January 17, 2014
(St. Anthony of the Desert, Abbot)
In the days of Samuel the great prophet and seer, the Israelites
. . . refused to listen to Samuel’s warning and said, “Not so! There must be a king over us. We too must be like other nations, with a king to rule us and to lead us in warfare and fight our battles.” 1 Sm 8:4-7, 10-22a
Losing all faith in God, they longed to be inferior, like the other nations!
Jesus said to the paralytic man, “Child, your sins are forgiven.” Now some of the scribes were sitting there asking themselves, “Why does this man speak that way? He is blaspheming. Who but God alone can forgive sins?” Mk 2:1-12
If they only knew! They were absolutely right. God, Jesus forgave his sins. But you know what, brothers and sisters in Christ? We can forgive others sins against us as well! All it takes is a compassionate heart and the Love of God within us!
Homily for today:
There is an interesting twist of irony between our first reading and the Gospel today. In the Scripture we heard from the Book of Samuel, the Israelites are pleading with Samuel, their Spiritual Leader, to appoint a king for them. It seemed they not only lost their faith in God, but in Samuel’s successors as well. And being leaderless, they were willing to give up their freedom, their earnings and even their land, in order to have a worldly Leader. In essence, they felt that they needed a new God. And they thought in their minds, that a man could fill those shoes just as well – in serving as their king.
Then in Mark’s Gospel reading, we hear just the opposite. In spite of the fact that Jesus had attracted so many people, just to listen to His Words, that there was not even enough room in the house for them all . . . And in spite of the fact that after He had earned such a reputation for curing and healing people, that they were tearing the roof apart to get close to him . . . The simple mention of forgiving sins, just blew the scribes away, because they had created their own God in their Temple and in themselves. And they didn’t need nor want another leader, and especially God – in the form of man, because that was a threat to their own self-proclaimed Godliness.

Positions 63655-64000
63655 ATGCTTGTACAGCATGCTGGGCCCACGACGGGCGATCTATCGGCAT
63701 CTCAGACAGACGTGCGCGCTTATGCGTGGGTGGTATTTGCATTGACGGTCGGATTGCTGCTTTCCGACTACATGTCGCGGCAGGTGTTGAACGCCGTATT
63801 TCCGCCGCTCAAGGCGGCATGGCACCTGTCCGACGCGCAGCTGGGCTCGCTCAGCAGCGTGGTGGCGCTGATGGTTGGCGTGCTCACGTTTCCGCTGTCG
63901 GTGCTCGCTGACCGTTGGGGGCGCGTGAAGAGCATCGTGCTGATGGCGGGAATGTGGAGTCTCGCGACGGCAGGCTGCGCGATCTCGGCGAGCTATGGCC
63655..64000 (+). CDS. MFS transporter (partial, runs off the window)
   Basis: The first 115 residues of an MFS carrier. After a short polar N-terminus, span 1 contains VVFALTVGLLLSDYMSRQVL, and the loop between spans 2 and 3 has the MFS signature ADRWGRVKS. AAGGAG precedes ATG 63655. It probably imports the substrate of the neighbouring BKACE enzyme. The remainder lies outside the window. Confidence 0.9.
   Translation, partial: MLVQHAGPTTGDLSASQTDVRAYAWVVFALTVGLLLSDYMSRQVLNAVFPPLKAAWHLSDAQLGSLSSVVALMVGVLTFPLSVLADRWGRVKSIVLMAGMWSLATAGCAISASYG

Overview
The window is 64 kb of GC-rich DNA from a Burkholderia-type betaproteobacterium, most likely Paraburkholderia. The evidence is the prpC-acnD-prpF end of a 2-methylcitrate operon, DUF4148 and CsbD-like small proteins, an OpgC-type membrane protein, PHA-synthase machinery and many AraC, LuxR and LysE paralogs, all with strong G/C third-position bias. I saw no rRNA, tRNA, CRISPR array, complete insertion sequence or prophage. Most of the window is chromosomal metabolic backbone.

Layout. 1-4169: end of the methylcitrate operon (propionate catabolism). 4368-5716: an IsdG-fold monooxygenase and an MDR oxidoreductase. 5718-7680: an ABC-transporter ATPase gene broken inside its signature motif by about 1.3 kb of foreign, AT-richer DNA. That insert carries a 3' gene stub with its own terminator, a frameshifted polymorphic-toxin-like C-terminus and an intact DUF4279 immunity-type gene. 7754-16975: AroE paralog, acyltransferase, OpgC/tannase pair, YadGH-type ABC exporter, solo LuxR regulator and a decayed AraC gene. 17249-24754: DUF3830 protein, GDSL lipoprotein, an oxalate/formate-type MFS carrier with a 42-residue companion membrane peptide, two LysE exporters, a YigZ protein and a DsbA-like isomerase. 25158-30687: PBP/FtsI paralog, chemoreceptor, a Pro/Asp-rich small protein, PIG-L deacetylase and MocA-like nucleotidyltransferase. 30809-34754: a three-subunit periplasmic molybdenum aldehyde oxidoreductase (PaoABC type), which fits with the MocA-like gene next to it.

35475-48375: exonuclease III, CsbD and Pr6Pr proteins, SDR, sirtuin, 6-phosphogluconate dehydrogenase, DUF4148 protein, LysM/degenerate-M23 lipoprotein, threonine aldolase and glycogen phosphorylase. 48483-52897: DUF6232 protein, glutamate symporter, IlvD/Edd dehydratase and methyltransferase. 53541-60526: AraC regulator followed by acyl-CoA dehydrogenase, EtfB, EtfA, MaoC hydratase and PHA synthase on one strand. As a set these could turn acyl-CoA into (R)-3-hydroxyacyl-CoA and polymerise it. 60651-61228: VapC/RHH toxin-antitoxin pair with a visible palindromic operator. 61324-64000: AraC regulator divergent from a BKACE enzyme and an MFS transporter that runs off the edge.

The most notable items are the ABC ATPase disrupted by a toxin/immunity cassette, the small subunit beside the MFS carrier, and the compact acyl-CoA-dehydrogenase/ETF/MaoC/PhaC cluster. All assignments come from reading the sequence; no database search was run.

So there we are in the first case, where the Israelites lost the Spirituality of God and only wanted a physical Leader. And in the second case, the scribes only wanted the untouchable Spirituality of God and not His physical reality, in Jesus.
And yet, both cases were similar, in that we, mankind, always seem to want to define our Creator ourselves, rather than accepting the fact that someone so unfathomable to our little minds, as God, actually defines us. It would be like an ant trying to understand and explain a remote control vehicle riding around on the planet Mars.
Which then brings us to the question. Who is OUR God? Have we placed God in our own little box? Or can we be open minded enough to see God in the smallest child, or in the poorest refugee, or in the richest sultan?
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